“What I’d like for you folks to consider is getting rid of sanitary districts – get out of it, get out of the business. Let’s give these people their money back. Show them where the books are, show them the books (on sanitary district tax collection balances and revenue expenditures), have some transparency, give them all their money back and get out of the business,” Andrews suggested with an observation he said was offered without malice, only to illustrate why his suggestion should be taken seriously.
Joe Andrews explains why he thinks the County should get out of the Sanitary District business, including bad advice from staff – that staff listening from table at back of room.
“I don’t think you’re equipped … you folks don’t know the road business. You have no business telling these people how to spend their money. And if they spend it the wrong way – let ’em do it. But you can’t tell them how to spend it when you, yourself don’t know whether it’s right or wrong. And the people that are feeding you the information don’t know,” Andrews concluded with a thank you for his three minutes to present his case.
Softer(?) Farms Sanitary District issues
Earlier Public Comments speaker and Farms resident John Cermak asked the board to deny the Conditional Use Permit (CUP) request of Jeffrey Steven Taylor for Private Use Camping on property located off of Howellsville Road listed under “Unfinished Business” in the meeting agenda. Later, after board and staff review of past issues with stored materials and inoperable vehicles on the property, as well as flooding threats to materials that might be kept for camping uses, the board denied the permitting by a 4-0 vote (Butler absent).
Planning Director Matt Wendling explains background on CUP request of Jeffrey Steven Taylor for Private Use Camping on property located off of Howellsville Road. Referencing problems in the property’s history, the board denied the request as Farms resident John Cermak had suggested earlier they should.
Kathleen George then addressed the board concerning “Common Properties” of general use to residents of the Shenandoah Farms Sanitary District. She noted the importance of these properties to residents and the necessity of their upkeep and facilities’ public availability regardless of who had ownership or management authority.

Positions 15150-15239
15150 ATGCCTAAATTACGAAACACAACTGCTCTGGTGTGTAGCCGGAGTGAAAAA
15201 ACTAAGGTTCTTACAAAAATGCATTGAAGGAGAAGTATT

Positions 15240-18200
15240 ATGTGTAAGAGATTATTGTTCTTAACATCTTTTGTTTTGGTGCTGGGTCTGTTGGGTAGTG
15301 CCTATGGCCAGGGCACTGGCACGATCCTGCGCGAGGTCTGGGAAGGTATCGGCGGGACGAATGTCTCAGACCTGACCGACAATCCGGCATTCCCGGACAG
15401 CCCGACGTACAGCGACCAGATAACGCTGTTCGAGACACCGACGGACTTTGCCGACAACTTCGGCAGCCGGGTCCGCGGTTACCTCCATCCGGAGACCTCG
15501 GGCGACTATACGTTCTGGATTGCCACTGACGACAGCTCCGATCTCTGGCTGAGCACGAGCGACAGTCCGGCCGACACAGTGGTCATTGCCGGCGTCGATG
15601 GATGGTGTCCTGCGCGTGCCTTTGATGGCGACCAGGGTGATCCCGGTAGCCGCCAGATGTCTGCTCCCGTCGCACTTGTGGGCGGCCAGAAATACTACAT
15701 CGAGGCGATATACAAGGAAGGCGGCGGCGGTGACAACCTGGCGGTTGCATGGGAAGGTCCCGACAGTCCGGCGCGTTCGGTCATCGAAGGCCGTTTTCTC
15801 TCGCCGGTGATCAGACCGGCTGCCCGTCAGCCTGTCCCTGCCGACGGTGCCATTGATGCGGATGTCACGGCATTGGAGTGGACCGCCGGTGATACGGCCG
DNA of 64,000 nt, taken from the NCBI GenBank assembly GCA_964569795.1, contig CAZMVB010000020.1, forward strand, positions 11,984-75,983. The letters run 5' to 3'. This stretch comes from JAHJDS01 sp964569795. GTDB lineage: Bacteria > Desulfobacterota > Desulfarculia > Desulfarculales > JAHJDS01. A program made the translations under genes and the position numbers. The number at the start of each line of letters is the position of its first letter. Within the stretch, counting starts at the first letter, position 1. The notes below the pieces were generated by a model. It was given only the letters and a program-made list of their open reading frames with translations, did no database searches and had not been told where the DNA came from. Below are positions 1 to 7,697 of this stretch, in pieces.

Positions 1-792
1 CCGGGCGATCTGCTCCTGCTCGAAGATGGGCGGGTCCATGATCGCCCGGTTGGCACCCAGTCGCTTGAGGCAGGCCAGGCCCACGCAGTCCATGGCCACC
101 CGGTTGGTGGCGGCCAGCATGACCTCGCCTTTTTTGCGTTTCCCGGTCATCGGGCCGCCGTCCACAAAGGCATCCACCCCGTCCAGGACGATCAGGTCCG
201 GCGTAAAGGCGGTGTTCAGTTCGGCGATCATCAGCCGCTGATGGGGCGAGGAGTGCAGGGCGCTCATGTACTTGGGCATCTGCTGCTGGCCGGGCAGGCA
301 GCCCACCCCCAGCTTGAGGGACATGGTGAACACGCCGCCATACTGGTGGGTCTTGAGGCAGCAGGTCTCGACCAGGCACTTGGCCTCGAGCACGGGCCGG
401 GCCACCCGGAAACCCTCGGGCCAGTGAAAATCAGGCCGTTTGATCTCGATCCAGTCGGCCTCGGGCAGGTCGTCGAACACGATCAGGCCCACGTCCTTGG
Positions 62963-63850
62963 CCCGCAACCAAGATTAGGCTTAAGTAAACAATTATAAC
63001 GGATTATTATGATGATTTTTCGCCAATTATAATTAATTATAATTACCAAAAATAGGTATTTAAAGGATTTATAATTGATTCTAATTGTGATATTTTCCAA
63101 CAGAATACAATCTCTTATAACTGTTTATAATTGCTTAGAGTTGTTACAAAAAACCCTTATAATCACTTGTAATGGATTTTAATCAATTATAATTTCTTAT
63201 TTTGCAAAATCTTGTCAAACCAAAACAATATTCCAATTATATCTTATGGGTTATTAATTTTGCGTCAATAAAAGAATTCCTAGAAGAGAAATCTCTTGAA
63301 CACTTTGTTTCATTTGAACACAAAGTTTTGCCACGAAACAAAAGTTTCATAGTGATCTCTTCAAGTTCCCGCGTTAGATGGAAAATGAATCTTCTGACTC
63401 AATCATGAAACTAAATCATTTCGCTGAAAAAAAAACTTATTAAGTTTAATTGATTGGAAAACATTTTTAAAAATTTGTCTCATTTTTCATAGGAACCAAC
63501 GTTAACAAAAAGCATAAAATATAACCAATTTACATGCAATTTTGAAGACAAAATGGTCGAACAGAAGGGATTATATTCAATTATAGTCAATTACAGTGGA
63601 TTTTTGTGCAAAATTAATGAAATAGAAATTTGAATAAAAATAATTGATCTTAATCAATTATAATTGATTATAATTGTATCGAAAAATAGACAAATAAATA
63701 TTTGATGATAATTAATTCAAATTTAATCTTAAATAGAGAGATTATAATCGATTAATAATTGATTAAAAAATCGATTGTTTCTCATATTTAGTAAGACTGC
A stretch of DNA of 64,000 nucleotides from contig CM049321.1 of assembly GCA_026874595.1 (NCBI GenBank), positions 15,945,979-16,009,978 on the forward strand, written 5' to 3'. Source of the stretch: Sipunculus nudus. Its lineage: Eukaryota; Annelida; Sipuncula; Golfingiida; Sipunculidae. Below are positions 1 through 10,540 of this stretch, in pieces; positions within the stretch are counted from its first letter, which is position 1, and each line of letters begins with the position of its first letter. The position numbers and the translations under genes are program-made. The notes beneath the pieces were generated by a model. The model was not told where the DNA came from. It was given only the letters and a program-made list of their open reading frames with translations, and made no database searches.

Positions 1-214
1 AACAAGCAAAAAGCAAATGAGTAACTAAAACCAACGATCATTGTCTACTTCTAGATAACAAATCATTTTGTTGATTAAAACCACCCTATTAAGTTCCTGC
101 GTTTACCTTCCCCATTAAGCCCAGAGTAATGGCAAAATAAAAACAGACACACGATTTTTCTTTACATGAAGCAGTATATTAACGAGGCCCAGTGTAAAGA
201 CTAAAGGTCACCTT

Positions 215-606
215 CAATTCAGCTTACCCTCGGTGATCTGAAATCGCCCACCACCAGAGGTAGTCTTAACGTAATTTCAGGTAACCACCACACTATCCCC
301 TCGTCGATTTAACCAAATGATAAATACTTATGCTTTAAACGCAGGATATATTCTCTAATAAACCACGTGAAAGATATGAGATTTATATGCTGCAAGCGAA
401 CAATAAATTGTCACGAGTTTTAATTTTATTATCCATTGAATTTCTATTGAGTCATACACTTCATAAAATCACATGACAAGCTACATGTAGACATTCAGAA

Currently those properties are under the ownership and management authority of the Property Owners of Shenandoah Farms (POSF). POSF, which has been a voluntary membership group creating issues around its status as a POA, was the Farms Sanitary District’s first management entity, circa mid-1990s to 2010/11, and for the next decade official advisors to the County on management issues and Capital Improvement Projects after turning what had climbed to a six-or-seven figure annual Sanitary District management budget over to the county government for direct oversight in 2011. However, the supervisors now appear reluctant to fund POSF for any Sanitary District oversight activities in the wake of POSF’s effort earlier this year to regain management authority by voiding the 11-year-old management agreement between POSF and the County.
That effort, according to POSF officials, was motivated by several years of a lack of financial accounting, and a lack of responsiveness to POSF budget and management inquiries by the new county board majority – Cullers, Mabe, Oates, elected three years ago as “reform” candidates in the wake of the EDA financial scandal. But rather than reinstate POSF as the Sanitary District’s manager, as noted above the county board created its own appointed Farms Sanitary District Advisory Committee, while maintaining Farms Sanitary District management authority, cutting POSF out of the equation, other than the aforementioned Common Properties ownership/upkeep.